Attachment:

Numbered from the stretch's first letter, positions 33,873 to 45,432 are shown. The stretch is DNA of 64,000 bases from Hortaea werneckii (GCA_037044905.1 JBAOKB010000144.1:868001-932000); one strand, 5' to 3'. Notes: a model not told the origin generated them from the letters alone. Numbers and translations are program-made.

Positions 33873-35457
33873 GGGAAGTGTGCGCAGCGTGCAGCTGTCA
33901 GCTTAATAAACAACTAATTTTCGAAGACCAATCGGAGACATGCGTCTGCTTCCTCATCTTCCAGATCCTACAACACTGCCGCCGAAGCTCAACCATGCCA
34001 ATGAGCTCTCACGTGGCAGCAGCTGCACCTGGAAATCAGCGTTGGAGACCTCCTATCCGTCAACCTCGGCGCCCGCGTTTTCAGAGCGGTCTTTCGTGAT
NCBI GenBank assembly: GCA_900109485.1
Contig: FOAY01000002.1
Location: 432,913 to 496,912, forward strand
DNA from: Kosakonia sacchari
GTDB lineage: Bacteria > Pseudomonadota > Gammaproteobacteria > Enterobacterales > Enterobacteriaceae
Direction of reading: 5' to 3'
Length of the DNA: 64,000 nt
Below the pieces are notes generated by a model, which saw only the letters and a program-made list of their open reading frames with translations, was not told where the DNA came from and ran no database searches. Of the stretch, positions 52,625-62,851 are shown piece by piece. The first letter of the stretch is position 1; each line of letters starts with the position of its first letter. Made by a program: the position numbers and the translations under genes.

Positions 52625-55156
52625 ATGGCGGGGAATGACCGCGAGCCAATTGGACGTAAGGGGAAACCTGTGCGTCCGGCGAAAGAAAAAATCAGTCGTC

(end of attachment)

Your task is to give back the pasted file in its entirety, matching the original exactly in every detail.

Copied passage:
Numbered from the stretch's first letter, positions 33,873 to 45,432 are shown. The stretch is DNA of 64,000 bases from Hortaea werneckii (GCA_037044905.1 JBAOKB010000144.1:868001-932000); one strand, 5' to 3'. Notes: a model not told the origin generated them from the letters alone. Numbers and translations are program-made.

Positions 33873-35457
33873 GGGAAGTGTGCGCAGCGTGCAGCTGTCA
33901 GCTTAATAAACAACTAATTTTCGAAGACCAATCGGAGACATGCGTCTGCTTCCTCATCTTCCAGATCCTACAACACTGCCGCCGAAGCTCAACCATGCCA
34001 ATGAGCTCTCACGTGGCAGCAGCTGCACCTGGAAATCAGCGTTGGAGACCTCCTATCCGTCAACCTCGGCGCCCGCGTTTTCAGAGCGGTCTTTCGTGAT
NCBI GenBank assembly: GCA_900109485.1
Contig: FOAY01000002.1
Location: 432,913 to 496,912, forward strand
DNA from: Kosakonia sacchari
GTDB lineage: Bacteria > Pseudomonadota > Gammaproteobacteria > Enterobacterales > Enterobacteriaceae
Direction of reading: 5' to 3'
Length of the DNA: 64,000 nt
Below the pieces are notes generated by a model, which saw only the letters and a program-made list of their open reading frames with translations, was not told where the DNA came from and ran no database searches. Of the stretch, positions 52,625-62,851 are shown piece by piece. The first letter of the stretch is position 1; each line of letters starts with the position of its first letter. Made by a program: the position numbers and the translations under genes.

Positions 52625-55156
52625 ATGGCGGGGAATGACCGCGAGCCAATTGGACGTAAGGGGAAACCTGTGCGTCCGGCGAAAGAAAAAATCAGTCGTC